Scientists find evidence of "Planet Nine"

Is there a Planet Nine beyond Pluto?
Is there a Planet Nine beyond Pluto?
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Out there -- way out there beyond Pluto -- there may be a massive planet. Astronomers are calling it Planet Nine. 

   Here is the rundown: 

The  research: The discovery of a possible ninth planet is discussed in Evidence for a Distant Giant Planet in the Solar System, by Konstantin Batygin and Michael E. Brown of the California Institute of Technology. Brown is the well-known scientist who discovered Eris, a dwarf planet with an orbit “well out of the plane of the solar system's planets,” according to NASA.  The find led to the demotion of Pluto from planet to dwarf planet. Brown also wrote a book about it: How I Killed Pluto and Why It Had it Coming,(Spiegel & Grau; 2010).

The argument: Published Jan. 20 in The Astronomical Journal, the paper argues that scattered disks in the Kuiper Belt are exhibiting “an unexpected clustering.” The authors write that “such a clustering has only a probability of .007 percent to be due to chance.”  The orbital alignment, they wrote, “can be maintained by a distant eccentric planet.”

The explanation: In an interview on Cal Tech's YouTube website, the two scientists describe how their ideas developed:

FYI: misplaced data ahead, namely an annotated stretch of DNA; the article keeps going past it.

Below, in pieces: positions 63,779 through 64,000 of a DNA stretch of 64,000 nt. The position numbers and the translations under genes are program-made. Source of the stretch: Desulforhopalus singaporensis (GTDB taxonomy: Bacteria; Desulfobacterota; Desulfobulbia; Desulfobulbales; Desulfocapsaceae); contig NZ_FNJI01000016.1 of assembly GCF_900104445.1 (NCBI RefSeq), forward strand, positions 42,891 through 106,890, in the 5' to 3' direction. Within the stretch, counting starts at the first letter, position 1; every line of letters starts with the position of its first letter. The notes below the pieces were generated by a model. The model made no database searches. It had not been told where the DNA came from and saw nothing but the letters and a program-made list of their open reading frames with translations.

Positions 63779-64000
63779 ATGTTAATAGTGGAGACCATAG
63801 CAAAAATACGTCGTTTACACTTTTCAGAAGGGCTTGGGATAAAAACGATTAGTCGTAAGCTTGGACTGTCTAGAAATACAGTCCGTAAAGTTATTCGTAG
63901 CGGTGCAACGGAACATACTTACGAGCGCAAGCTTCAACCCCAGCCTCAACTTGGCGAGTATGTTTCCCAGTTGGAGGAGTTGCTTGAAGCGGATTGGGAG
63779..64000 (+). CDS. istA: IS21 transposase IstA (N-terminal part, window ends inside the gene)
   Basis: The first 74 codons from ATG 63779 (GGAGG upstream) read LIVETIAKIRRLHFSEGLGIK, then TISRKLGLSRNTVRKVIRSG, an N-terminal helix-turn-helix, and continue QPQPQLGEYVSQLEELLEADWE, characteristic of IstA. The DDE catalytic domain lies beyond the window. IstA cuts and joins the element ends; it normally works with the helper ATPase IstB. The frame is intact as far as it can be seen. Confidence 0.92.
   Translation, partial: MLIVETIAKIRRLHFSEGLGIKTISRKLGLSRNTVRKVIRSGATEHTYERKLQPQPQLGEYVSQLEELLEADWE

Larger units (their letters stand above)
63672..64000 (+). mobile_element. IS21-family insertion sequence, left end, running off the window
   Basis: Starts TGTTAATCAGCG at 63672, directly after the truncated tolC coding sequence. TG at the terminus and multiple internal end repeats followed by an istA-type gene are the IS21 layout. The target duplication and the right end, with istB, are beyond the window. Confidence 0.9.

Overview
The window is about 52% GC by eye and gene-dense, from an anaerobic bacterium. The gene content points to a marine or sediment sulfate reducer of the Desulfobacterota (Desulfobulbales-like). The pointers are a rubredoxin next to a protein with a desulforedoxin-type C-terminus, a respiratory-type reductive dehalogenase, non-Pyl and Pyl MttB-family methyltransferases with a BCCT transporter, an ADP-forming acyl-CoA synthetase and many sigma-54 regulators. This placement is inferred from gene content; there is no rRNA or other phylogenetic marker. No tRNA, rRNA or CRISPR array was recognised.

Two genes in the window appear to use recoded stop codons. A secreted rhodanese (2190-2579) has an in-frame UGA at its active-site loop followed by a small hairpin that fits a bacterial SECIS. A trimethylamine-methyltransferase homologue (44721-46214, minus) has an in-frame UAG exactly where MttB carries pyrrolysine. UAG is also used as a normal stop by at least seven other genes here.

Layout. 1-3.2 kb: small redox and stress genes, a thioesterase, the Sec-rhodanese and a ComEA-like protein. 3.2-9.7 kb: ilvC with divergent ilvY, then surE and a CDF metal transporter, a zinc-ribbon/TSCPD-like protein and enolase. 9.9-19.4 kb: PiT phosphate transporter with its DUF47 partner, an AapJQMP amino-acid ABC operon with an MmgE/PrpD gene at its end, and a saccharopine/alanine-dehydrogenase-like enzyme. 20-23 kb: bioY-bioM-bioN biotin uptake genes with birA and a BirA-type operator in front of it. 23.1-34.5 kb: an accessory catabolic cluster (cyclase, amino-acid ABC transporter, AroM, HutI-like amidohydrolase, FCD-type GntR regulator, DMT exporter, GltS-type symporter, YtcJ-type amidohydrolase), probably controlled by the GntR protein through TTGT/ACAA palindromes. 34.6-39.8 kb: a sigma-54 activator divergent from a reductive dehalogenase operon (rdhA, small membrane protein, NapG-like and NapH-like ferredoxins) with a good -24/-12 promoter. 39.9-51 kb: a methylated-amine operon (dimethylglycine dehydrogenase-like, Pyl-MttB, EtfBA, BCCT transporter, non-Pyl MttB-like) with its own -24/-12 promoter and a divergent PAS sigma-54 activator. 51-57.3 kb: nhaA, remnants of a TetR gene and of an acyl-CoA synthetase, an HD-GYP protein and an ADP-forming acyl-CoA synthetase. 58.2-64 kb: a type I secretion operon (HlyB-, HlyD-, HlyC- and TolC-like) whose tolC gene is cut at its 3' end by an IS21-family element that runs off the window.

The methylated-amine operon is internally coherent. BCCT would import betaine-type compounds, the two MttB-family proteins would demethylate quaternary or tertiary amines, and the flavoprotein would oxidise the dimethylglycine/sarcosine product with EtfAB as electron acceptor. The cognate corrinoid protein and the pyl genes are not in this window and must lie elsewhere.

“What we have discovered,” Batygin said, “is that numerous features of the Kuiper Belt, the field of icy debris beyond Neptune, can be understood if the solar system possesses an additional ninth planet that resides well beyond the orbits of the known planets.”
     Most distant objects beyond Neptune and Pluto are going around the sun “pointing off in different directions,” Brown explains. “But the most distant objects all swing out in one direction in a very strange way that shouldn’t happen. And we realized that the only way we could get them to all swing in one direction is if there is a massive planet, also very distant in the solar system, keeping them in place while they all go around the sun.” [Watch the full video below.]

About Planet Nine: It could have a mass about 10 times that of Earth. The astronomers made the find using mathematical modes and computer simulations, a Cal Tech news release pointed out. The planet has not yet been spotted with a telescope.




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